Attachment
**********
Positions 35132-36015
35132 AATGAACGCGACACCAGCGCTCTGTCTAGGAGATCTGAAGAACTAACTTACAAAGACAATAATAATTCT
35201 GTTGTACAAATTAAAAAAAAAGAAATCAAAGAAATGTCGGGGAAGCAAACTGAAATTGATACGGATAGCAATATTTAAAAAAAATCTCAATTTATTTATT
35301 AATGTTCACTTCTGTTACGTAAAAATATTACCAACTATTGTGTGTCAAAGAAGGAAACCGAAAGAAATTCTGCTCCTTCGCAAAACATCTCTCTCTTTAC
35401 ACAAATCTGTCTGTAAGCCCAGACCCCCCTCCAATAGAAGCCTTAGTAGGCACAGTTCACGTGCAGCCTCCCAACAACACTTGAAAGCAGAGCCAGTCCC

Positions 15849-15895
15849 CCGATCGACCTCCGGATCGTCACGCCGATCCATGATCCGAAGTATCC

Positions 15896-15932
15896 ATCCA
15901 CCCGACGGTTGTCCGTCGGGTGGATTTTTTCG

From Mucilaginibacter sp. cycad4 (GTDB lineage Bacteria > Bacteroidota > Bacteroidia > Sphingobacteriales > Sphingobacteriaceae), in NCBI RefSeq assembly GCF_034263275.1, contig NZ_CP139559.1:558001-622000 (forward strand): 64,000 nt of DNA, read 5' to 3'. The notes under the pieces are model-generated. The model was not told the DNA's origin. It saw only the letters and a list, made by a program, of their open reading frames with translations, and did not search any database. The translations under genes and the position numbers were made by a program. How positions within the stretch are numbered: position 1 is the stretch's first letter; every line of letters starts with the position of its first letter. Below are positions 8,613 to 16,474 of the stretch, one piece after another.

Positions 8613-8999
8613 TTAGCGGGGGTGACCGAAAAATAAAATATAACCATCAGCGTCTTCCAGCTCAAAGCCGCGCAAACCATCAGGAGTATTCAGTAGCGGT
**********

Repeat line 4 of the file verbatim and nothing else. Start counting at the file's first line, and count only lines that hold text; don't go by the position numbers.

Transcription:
35301 AATGTTCACTTCTGTTACGTAAAAATATTACCAACTATTGTGTGTCAAAGAAGGAAACCGAAAGAAATTCTGCTCCTTCGCAAAACATCTCTCTCTTTAC